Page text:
Spraying of water in an incubator creates local cooling, as the eggs that are close to the sprayer will lose more heat to facilitate the evaporation then the eggs further away.
To avoid this cooling effect, sometimes water is warmed up before it is sprayed into the machine. However, this will not influence the cooling effect as much as we sometimes think.
First of all, the energy needed for evaporation is much more then the energy needed for warming up water. It costs 1 calorie (4,2 Joule) to warm up a gram of water with 1oC, where evaporation of water costs 540 calories per gram. So even if it would have an effect, the difference between warming and evaporation is enormous, so warming up the water 20 or 30 degrees will not have a big influence. But besides that, the amount of energy that evaporation costs is not dependend on the temperature of the water, it remains 540 calories per gram.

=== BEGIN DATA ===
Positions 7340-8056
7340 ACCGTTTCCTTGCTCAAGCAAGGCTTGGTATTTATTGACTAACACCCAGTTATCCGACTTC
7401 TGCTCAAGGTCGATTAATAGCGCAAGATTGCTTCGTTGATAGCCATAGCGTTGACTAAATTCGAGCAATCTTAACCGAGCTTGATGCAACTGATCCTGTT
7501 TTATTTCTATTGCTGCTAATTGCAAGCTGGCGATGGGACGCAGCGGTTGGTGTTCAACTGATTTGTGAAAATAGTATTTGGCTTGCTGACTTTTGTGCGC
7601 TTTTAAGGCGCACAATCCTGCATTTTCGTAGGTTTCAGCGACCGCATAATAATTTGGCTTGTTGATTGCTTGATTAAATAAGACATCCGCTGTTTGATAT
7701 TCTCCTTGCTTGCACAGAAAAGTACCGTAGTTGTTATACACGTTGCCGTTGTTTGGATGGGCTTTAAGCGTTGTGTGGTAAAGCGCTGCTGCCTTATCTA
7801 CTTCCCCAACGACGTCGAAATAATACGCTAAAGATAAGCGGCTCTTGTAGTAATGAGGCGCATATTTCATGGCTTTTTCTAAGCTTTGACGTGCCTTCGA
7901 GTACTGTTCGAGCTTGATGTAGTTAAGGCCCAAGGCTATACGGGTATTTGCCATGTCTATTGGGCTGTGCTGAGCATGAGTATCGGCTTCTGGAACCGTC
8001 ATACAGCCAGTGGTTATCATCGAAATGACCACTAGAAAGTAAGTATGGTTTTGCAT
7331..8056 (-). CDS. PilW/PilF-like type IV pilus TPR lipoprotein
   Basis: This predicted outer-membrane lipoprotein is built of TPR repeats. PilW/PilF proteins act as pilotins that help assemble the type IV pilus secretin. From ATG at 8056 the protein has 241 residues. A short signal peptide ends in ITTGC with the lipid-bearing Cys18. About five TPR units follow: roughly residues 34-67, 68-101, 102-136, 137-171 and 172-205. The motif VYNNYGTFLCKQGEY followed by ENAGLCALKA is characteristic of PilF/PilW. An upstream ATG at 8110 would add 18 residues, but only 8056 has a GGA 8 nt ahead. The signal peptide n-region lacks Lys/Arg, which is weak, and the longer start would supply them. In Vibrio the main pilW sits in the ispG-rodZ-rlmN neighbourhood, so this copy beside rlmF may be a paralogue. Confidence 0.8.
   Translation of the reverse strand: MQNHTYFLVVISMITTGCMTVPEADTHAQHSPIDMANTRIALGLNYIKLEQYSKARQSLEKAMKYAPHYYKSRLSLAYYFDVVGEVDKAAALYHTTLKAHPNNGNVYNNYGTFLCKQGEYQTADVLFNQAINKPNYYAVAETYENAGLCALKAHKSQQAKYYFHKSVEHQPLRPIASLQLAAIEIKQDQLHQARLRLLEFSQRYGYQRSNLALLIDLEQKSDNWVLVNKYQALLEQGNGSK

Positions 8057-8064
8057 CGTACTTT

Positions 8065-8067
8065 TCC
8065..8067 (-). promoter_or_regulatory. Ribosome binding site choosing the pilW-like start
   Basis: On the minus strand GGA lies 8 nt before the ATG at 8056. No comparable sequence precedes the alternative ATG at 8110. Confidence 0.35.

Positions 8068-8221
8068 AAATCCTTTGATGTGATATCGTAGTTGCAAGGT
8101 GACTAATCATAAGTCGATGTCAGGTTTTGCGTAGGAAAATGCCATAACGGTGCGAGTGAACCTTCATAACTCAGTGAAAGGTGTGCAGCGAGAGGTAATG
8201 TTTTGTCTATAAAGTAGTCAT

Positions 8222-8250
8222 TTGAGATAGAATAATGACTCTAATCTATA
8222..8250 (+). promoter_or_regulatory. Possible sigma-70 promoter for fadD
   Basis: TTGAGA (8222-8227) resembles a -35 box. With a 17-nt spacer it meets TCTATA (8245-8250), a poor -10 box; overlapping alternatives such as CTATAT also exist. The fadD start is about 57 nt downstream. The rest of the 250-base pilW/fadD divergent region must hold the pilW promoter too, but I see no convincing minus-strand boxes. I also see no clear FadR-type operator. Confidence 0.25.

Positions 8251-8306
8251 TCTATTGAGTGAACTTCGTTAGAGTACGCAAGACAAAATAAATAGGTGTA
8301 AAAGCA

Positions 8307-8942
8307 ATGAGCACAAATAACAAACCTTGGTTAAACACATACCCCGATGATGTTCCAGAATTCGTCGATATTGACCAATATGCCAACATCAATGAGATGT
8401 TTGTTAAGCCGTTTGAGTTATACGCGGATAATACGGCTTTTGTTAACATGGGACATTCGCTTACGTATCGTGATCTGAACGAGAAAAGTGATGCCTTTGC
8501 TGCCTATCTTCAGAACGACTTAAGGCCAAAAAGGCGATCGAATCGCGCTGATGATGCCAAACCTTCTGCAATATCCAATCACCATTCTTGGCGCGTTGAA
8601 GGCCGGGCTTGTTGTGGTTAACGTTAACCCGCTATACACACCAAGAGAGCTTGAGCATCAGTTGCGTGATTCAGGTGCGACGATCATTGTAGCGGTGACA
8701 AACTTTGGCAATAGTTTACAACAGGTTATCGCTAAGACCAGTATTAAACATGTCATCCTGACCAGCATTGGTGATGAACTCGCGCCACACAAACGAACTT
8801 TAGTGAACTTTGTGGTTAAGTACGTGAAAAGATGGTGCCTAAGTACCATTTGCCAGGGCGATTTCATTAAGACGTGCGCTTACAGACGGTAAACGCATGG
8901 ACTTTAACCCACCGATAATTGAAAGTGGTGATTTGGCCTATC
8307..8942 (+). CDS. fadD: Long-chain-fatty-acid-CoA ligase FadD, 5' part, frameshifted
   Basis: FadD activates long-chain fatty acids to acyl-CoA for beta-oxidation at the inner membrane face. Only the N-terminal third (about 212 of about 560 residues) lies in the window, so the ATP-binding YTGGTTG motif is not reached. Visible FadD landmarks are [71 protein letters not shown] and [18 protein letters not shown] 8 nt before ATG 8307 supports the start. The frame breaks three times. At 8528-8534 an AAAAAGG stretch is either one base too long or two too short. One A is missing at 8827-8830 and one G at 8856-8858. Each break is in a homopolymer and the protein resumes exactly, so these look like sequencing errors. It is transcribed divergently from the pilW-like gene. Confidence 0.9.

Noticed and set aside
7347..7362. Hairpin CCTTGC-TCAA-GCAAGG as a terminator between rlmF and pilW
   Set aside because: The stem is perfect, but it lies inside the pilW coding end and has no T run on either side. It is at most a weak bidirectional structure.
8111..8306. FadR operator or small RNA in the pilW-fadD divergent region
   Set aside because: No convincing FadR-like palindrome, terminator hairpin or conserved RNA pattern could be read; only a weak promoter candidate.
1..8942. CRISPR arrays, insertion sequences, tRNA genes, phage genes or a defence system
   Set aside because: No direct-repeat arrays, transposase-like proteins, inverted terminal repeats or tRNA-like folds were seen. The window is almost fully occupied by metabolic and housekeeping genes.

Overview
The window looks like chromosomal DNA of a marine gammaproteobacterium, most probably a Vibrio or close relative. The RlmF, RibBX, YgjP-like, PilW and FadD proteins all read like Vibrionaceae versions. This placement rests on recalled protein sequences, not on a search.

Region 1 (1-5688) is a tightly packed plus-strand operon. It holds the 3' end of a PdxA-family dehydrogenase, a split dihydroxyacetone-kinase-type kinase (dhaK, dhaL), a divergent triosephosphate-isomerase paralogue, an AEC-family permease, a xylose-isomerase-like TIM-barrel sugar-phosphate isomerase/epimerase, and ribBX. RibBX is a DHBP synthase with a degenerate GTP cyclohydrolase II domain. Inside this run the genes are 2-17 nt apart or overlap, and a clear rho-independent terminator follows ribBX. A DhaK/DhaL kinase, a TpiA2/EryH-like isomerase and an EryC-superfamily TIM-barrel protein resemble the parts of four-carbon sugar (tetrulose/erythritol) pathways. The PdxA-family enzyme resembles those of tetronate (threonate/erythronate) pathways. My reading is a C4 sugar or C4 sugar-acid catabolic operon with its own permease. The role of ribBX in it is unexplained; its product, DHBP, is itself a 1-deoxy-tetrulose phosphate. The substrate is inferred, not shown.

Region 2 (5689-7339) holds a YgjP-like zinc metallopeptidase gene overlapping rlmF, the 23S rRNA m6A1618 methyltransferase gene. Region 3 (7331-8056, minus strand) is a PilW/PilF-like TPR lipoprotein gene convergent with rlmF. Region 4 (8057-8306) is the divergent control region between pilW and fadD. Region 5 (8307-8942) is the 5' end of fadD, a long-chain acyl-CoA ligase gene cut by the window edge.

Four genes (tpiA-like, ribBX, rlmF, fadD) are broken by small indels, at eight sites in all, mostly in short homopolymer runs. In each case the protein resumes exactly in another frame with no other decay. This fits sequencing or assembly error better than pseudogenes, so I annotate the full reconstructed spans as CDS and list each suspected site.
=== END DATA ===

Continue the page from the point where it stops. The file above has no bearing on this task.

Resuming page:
A good way to demonstrate is to put warm or cold water in a sprayer that is used for instance for plants, and spray on your arm from a distance. What you will feel is a cooling effect, regardless of the initial temperature of the water